On Thoughts and Prayers

It’s a phrase we hear, read and perhaps say quite often. In moments of catastrophe and loss; in times of crisis or disaster, the flow of “thoughts and prayers” through my twitter feed can become a torrent.
   And in its wake there is often a subsequent torrent telling us in no uncertain terms what we can do with our “thoughts and prayers!” Some are downright nasty. Some would require impossible acts of physical dexterity! Others offer the necessary reminder that “thoughts and prayers” without further action can often ring hollow and risk becoming empty and meaningless platitudes.
   Earlier today I received a voicemail message from one of our retired pastors, reminding me that today – as everyday – she had prayed for me, my family and for our church. She has faithfully engaged in this holy and generous practice for as long as I have served in this capacity.
   Her thoughts and prayers have not been empty or meaningless. Indeed, they have been a constant and refreshing wellspring of encouragement and blessing to me and to the many others who are privileged to be included in her daily prayer list.
   I suspect that a lot of the “thoughts and prayers” backlash has come as a result of the propagation of simplistic or just plain wrong understandings or what prayer is and how it functions.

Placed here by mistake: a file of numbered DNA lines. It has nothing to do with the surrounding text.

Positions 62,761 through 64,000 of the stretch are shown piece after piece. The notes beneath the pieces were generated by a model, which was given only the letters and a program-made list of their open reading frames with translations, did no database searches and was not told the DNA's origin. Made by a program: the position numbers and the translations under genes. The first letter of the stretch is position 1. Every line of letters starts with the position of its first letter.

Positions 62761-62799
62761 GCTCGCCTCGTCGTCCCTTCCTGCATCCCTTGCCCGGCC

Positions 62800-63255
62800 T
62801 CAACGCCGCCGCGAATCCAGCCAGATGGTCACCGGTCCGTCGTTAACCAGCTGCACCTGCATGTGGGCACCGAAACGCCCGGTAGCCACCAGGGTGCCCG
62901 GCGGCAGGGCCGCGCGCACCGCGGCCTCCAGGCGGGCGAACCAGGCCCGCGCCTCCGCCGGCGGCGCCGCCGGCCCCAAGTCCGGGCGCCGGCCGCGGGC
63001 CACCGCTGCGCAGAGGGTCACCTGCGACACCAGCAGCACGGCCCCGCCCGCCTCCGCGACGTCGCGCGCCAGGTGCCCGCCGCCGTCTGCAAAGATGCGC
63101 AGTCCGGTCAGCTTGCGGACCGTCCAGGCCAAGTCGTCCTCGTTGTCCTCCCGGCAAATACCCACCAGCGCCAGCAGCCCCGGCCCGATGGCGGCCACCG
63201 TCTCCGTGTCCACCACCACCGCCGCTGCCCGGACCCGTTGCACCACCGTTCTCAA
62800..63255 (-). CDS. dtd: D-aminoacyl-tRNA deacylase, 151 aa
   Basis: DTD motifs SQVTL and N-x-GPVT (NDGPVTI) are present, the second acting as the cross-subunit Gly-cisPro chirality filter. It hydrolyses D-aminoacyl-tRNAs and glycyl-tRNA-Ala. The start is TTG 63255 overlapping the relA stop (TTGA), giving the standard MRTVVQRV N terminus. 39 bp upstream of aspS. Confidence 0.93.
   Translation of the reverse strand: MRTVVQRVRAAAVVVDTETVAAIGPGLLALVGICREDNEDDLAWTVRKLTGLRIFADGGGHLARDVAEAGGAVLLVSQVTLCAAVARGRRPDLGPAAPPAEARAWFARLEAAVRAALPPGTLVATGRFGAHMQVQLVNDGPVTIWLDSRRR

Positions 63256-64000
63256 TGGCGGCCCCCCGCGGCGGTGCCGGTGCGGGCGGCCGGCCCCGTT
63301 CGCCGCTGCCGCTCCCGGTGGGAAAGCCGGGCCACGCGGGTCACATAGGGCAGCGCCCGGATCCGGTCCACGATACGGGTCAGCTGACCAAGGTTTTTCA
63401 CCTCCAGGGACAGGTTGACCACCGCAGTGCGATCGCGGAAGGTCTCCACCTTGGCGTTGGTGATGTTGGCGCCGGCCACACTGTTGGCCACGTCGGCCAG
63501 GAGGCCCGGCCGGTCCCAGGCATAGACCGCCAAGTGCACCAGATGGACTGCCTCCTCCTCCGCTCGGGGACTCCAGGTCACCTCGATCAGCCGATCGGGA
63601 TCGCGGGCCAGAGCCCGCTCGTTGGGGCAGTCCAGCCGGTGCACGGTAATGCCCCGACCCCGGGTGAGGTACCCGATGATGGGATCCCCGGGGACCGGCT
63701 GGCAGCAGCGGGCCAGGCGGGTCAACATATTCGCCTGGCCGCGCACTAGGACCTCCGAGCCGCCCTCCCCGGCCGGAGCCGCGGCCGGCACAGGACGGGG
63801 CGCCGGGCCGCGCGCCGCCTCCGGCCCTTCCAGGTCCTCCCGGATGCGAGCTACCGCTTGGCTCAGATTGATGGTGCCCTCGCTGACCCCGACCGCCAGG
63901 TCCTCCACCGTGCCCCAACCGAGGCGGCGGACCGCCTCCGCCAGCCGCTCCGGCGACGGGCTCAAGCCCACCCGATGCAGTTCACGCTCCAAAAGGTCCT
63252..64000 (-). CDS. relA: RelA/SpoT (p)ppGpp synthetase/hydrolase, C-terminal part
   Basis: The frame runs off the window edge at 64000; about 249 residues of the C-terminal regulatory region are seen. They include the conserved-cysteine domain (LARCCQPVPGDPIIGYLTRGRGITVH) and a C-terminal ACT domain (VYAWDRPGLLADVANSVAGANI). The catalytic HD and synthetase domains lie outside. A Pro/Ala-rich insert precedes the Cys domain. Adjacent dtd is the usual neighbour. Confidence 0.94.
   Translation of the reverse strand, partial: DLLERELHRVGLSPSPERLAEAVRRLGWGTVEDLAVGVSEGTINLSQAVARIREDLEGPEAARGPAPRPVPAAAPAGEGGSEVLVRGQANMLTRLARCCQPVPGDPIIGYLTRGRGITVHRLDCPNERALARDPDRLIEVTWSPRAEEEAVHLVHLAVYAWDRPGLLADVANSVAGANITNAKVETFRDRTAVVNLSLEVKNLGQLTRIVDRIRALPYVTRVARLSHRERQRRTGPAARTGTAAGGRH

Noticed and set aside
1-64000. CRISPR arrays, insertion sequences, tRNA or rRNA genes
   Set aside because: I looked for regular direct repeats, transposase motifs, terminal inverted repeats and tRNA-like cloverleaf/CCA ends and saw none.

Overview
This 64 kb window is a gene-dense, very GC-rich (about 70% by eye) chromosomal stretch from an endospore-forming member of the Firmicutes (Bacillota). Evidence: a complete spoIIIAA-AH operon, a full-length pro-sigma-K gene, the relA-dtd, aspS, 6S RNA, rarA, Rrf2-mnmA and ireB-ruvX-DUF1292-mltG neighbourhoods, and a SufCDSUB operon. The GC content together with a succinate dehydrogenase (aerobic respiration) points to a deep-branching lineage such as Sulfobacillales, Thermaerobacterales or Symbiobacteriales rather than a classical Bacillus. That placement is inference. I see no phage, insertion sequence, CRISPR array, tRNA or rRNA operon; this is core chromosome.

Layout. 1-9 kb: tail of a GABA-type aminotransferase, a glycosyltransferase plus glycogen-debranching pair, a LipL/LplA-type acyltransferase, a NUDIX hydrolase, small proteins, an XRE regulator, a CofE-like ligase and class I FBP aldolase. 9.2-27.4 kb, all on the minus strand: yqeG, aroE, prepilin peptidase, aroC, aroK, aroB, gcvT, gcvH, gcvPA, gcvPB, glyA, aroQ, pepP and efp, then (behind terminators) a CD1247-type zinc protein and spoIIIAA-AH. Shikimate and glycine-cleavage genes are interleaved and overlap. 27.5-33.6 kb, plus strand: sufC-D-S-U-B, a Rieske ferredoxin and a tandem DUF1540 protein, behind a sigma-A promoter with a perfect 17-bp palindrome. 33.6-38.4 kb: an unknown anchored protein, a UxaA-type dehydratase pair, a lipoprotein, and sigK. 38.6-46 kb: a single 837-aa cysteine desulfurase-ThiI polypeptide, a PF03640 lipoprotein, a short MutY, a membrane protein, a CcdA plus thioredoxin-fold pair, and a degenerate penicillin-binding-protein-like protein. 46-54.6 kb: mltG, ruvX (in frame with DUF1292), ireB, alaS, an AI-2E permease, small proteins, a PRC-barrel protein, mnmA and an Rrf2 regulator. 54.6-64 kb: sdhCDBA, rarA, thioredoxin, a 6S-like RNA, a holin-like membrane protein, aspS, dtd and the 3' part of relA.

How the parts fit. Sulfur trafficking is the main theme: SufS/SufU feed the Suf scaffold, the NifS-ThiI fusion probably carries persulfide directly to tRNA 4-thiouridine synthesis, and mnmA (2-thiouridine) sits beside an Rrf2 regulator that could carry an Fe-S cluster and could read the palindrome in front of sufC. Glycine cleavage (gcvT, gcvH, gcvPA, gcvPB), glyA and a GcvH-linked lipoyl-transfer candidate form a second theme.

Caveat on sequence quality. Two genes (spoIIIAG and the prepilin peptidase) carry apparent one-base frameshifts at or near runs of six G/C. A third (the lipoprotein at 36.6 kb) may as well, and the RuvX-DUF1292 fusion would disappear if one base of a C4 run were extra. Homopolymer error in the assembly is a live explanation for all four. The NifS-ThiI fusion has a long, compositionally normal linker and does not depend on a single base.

In a piece I coincidently viewed this morning,Nadia Boltz-Weber reflects that ”I used to think that prayer was like the quarter that you put into God’s vending machine so he would release the gumball you wanted. Like prayer is like handing God some kind of wish list of everything you want and if you are a good little boy or girl, then Santa – I mean God- will make sure you get presents!”
   Now she has come to understand that “when we pray we hold ourselves and our loved ones and the world up to God and then we pass it off for the next person to do the same. And these prayers, those times when we mindfully hold others in the presence of God, are like gossamer threads connecting us to God and God’s children.”
   Prayer is not about getting; it’s about connecting. When I pray, I am connected both to God and to the one for whom I pray. I am seeking to enter into the love that is the heart God’s being and to bring another person, community or set of circumstances into that place with me.
   It is not a matter of popping quarter into a slot in an attempt to convince God to do something he wouldn’t otherwise be inclined to do. Rather it is a conscious act of but entering into the loving heart of a God whose total essence is blessing. And in that encounter we, and the world, are changed; for God’s grace cannot and will not leave us as it found us.
   When I pray aright, God inspires and emboldens me to express that same divine and loving essence in my words and actions; to become, in effect, an answer to another’s prayer. When offered aright, our thoughts and prayers can’t help but be further expressed in flesh and blood acts of faithful solidarity and generous companionship.
   So don’t let the trolls scare you off. Your thoughts and prayers are needed and are more effective than you may ever have imagined!